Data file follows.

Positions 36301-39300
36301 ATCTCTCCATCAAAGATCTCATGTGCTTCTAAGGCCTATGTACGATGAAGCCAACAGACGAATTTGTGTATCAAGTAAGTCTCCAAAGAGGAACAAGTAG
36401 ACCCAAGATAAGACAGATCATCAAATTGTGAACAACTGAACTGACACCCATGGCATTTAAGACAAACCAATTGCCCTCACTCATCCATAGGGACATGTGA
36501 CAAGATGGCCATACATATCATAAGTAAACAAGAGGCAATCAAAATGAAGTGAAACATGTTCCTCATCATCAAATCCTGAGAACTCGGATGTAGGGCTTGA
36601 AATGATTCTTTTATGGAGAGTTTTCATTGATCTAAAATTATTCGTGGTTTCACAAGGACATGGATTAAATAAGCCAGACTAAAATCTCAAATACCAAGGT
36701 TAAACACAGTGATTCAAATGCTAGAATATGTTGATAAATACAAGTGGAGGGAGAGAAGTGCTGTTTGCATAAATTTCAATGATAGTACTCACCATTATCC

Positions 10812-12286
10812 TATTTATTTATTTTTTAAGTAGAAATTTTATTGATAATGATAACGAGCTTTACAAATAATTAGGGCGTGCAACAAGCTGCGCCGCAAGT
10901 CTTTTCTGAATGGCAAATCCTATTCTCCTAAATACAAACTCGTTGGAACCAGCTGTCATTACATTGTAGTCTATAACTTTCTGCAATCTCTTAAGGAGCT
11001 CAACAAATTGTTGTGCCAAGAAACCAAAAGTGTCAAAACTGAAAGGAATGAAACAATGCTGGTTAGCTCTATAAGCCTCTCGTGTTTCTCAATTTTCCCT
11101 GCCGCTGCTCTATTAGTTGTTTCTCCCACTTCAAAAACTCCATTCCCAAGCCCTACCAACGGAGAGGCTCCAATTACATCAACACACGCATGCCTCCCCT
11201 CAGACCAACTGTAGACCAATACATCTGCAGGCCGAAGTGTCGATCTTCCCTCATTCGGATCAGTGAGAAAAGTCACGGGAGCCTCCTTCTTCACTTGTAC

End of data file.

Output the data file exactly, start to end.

Positions 36301-39300
36301 ATCTCTCCATCAAAGATCTCATGTGCTTCTAAGGCCTATGTACGATGAAGCCAACAGACGAATTTGTGTATCAAGTAAGTCTCCAAAGAGGAACAAGTAG
36401 ACCCAAGATAAGACAGATCATCAAATTGTGAACAACTGAACTGACACCCATGGCATTTAAGACAAACCAATTGCCCTCACTCATCCATAGGGACATGTGA
36501 CAAGATGGCCATACATATCATAAGTAAACAAGAGGCAATCAAAATGAAGTGAAACATGTTCCTCATCATCAAATCCTGAGAACTCGGATGTAGGGCTTGA
36601 AATGATTCTTTTATGGAGAGTTTTCATTGATCTAAAATTATTCGTGGTTTCACAAGGACATGGATTAAATAAGCCAGACTAAAATCTCAAATACCAAGGT
36701 TAAACACAGTGATTCAAATGCTAGAATATGTTGATAAATACAAGTGGAGGGAGAGAAGTGCTGTTTGCATAAATTTCAATGATAGTACTCACCATTATCC

Positions 10812-12286
10812 TATTTATTTATTTTTTAAGTAGAAATTTTATTGATAATGATAACGAGCTTTACAAATAATTAGGGCGTGCAACAAGCTGCGCCGCAAGT
10901 CTTTTCTGAATGGCAAATCCTATTCTCCTAAATACAAACTCGTTGGAACCAGCTGTCATTACATTGTAGTCTATAACTTTCTGCAATCTCTTAAGGAGCT
11001 CAACAAATTGTTGTGCCAAGAAACCAAAAGTGTCAAAACTGAAAGGAATGAAACAATGCTGGTTAGCTCTATAAGCCTCTCGTGTTTCTCAATTTTCCCT
11101 GCCGCTGCTCTATTAGTTGTTTCTCCCACTTCAAAAACTCCATTCCCAAGCCCTACCAACGGAGAGGCTCCAATTACATCAACACACGCATGCCTCCCCT
11201 CAGACCAACTGTAGACCAATACATCTGCAGGCCGAAGTGTCGATCTTCCCTCATTCGGATCAGTGAGAAAAGTCACGGGAGCCTCCTTCTTCACTTGTAC